Of course, this has more to do with sociology than bracketology. It speaks to the phenomenon of broadband and how the medium continues to bend our traditional practices.
People are stealing away 10, 15, or 20 minutes of their day to watch a few snippets of streaming video, and this is happening most frequently between the daytime hours of 10 a.m. and 2 p.m. Whether viewers are watching a sports highlight, a news story, or Michael Jackson dangling his child from a third-story balcony, broadband video has emerged as a useful diversion. While the Internet has become indispensable over the years in its capacity to provide immediate information, streaming video complements it with dimension. You can read the weather forecast at your local TV station's dot com or, better yet, watch it.
Among the more than 100 million unique broadband users, the majority spring up from the office T1. So broadband video can be as essential to the 9-to-5er as the office coffee machine. With businesses getting more done with fewer people these days, there are many workers who don't leave their desks all day. And the traditional lunch hour has been all but erased from memory. It's in that context that broadband video has crept to the fore.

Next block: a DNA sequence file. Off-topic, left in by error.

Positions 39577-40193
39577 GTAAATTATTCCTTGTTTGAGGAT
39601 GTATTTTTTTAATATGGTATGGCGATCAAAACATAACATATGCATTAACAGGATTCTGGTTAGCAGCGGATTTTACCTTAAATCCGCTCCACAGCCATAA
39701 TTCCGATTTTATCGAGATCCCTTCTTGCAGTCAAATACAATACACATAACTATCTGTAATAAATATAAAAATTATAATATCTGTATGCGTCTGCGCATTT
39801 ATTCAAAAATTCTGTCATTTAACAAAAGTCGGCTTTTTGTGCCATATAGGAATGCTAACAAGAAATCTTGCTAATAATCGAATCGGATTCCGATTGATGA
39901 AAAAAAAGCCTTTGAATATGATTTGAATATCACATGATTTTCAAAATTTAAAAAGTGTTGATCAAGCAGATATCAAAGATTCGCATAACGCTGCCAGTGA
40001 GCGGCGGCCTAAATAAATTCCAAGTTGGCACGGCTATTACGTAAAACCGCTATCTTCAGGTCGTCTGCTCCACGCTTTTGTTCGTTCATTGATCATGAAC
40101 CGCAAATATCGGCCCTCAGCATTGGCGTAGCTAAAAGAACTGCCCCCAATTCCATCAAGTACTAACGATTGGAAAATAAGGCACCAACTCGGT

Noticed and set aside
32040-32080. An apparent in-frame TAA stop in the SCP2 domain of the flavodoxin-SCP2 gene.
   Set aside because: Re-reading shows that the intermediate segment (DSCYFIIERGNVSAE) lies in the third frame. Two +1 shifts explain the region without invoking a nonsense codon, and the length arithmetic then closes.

Advertisers have caught onto this and are putting considerable financial muscle into the daytime-prime-time concept. One advertiser, a large sandwich chain, is planning a national campaign in which a 15-second pre-roll ad will be blasted across the broadband landscape in the early afternoon hours in an attempt to reach viewers before lunch. In the adjacent banner position, a coupon will be displayed that can be printed and redeemed at any of the chain's locations. Another advertiser, in the automotive sector, has opted for a daytime-prime-time "roadblock," buying up as much 10 a.m. to 2 p.m. pre-roll inventory that it can find in order to promote a new model.
The audience is there, even to the chagrin of upper management.
A high-level marketing executive recently groused about broadband video and how it was creating a "production issue." When asked if she would move to have her office's streaming capacity reduced in order to cut down on the inefficiencies, the exec hedged a bit, saying people would return to reading everything over the Internet, and that "watching takes less time than reading."